Rule 4.21 specifically prohibits the introduction of prior-act evidence when it is being used to show that the defendant acted in conformity with that act, or if it is being used to show that a person had a propensity to act in a certain way. However, when the evidence is being offered for other reasons, such as to show someone’s motive, intent, opportunity, preparation, the existence of a common plan or scheme, knowledge, identity, or to establish the absence of a mistake, the evidence may be admitted if it is more probative than prejudicial.

Judges are left with the discretion to determine if prior-act evidence should be admitted. In a recent New York domestic violence case, an appellate court discussed Rule 4.21 and its application.

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Generally speaking, hearsay evidence is not permitted to be considered by the jury in a New York criminal trial. However, there are certain exceptions where a hearsay statement may be properly admitted.hearsay-clipart-canstock18050425

What Is Hearsay?

The concept of hearsay can be complex to grasp, but essentially a hearsay statement is one that was made by a party who is not present to testify in court. A statement is only hearsay if it is testimonial, meaning it is being used for “proof of the matter asserted.” Thus, if the statement is not being used to prove that which was said, it will not be considered hearsay.

Why Is Hearsay Prohibited?

The rationale for the hearsay exclusion is based on the fact that the party who made the statement is not in court to explain what was meant and is not subject to cross-examination. For example, sarcasm may not come across when a statement is relayed at a later date through a third party. In criminal trials, there is also the concern that the person making the statement cannot be cross-examined, depriving the defendant of their confrontation rights under the Confrontation Clause of the Constitution.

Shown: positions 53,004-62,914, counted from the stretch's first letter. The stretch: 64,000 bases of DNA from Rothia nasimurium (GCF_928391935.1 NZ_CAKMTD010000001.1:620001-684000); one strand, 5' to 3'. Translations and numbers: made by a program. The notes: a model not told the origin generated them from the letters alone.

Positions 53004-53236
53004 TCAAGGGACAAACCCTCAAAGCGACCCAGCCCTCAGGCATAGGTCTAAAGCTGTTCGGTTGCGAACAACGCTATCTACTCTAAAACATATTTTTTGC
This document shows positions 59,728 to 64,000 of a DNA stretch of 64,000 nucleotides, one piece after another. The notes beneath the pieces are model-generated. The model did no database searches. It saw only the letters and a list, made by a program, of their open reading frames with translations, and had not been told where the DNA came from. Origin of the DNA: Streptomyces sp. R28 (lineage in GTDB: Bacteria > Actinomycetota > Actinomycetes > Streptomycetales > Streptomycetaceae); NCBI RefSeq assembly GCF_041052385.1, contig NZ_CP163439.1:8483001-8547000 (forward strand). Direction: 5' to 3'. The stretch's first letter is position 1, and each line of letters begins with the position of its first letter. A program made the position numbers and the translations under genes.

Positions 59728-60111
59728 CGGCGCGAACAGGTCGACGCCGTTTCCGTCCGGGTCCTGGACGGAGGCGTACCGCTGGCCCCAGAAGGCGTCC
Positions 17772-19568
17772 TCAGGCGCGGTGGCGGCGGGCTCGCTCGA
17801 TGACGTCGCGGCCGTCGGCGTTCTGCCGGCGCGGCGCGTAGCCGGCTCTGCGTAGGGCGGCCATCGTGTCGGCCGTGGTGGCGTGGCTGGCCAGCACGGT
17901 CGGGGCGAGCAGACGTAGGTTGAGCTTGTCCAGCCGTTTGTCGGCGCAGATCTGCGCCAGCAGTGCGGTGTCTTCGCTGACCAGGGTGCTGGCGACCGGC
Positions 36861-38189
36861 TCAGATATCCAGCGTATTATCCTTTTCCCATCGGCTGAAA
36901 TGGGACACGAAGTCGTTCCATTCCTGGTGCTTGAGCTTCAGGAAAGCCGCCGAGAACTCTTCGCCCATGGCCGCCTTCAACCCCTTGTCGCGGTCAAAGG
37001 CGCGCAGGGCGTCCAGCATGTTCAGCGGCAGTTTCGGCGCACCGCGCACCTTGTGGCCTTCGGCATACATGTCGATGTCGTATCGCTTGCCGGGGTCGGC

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Character evidence is one of the most misunderstood types of evidence available.  It is also evidence that can backfire on the party calling the witness.  As a rule, all relevant evidence is admissible in New York criminal trials. Relevant evidence is defined as evidence “having any tendency to make the existence of any fact that is of consequence to the determination of the proceeding” more or less likely. However, the general rule that all relevant evidence is admissible is subject to many exceptions.

One type of evidence that may intuitively seem like it would be admissible in a criminal trial, but is generally excluded from evidence, is evidence of a defendant’s prior bad acts. This includes both charged and uncharged crimes. Under the New York evidentiary rules, prior bad acts are “not admissible to prove that the person acted in conformity therewith on a particular occasion or had a propensity to engage in a wrongful act or acts. Essentially, this means that the government cannot use evidence of past crimes or wrongs to prove that a defendant was more likely to have committed the charged crimes there may however be other reasons why such prior crimes are admissible. This is why, absent a few exceptions, a defendant’s criminal history is not admissible if the defendant does not testify at the trial.